Happiness is an illusion, here’s why you should seek contentment instead
Having worked as a psychiatrist for over four decades and got to know dozens of men, women, and children of diverse backgrounds and with unique life stories, I have witnessed many a sad narrative, although suicide has mercifully been a rare event.
These experiences, in tandem with a lifelong fascination with what makes people tick, have led me most reluctantly to the judgement that while we may savour happiness episodically, it will invariably be disrupted by unwelcome negative feelings. Still, most of humankind will continue to harbour the expectation of living happily and remain oblivious that this wishful fantasy is an unconscious way of warding off the threat of psychic pain.
Rather than confront and demoralise those who have sought my help, I have gently but honestly responded to their plaintive yearning (“all I want is just to be happy”), by highlighting an inherent human sentiment. Namely that clinging to the fiction of being able to avoid suffering and enjoying a continuing state of pleasure is tantamount to self-deception.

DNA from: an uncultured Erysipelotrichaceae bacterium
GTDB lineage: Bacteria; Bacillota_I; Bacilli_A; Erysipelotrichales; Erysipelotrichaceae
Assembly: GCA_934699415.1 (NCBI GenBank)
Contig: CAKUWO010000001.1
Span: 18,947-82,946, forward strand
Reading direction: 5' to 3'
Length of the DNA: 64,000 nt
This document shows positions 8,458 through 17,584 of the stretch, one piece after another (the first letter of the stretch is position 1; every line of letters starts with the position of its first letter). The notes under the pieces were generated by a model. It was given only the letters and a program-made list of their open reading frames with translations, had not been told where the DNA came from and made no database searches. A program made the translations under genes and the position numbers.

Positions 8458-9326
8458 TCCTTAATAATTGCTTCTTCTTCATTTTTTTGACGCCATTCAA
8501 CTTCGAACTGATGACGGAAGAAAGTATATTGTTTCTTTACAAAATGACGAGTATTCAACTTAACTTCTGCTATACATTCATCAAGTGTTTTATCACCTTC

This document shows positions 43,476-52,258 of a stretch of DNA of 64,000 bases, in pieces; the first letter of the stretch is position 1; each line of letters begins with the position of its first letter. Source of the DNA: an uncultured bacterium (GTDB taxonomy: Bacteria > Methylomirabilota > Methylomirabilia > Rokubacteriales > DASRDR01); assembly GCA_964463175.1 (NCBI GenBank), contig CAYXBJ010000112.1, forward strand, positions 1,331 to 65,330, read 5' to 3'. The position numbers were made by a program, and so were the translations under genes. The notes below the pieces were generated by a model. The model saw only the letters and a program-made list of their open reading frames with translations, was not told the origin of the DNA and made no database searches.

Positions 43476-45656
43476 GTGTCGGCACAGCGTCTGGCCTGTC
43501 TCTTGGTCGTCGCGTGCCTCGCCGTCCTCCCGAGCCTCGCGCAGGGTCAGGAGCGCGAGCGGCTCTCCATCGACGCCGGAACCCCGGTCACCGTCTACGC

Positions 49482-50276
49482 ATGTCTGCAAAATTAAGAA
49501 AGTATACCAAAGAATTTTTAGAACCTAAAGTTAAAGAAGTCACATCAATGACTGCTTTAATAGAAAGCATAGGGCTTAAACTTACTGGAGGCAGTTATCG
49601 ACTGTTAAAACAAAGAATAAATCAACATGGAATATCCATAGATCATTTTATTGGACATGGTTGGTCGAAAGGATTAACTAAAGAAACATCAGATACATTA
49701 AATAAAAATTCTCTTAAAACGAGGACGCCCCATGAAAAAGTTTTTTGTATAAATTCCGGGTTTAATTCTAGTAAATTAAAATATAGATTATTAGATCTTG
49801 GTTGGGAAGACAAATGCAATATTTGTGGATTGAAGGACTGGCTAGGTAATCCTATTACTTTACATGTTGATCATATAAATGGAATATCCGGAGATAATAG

I have offered them the hope – but not a guarantee – that they have the potential to lead a more fulfilling life than hitherto by participating in a challenging, and at times even distressing process of self-exploration whose purpose is to enhance self understanding and acceptance of the reality-bound emotional state I call contentment.
You may retort: “But you treat people who are miserable, pessimistic and self-deprecating, surely you must be hopelessly biased.” I would readily understand your reaction but suggest that all of us, not just those in treatment, crave happiness and are repeatedly frustrated by its elusiveness.
As the father of psychoanalysis Sigmund Freud emphasised in his 1930 essay, Civilization and Its Discontents, we are much more vulnerable to unhappiness than its opposite. That’s because we are constantly threatened by three forces: the fragility of our physical self, “doomed” by ageing and disease; the external world, with its potential to destroy us (through floods, fires, storms and earthquakes, for example); and our unpredictably complicated relationships with other people (regarded by Freud as the most painful source of unhappiness).
So, am I simply a misanthrope? I hope not but I am inclined to agree with Elbert Hubbard, the American artist and philosopher, who said, “Life is just one damn thing after another”.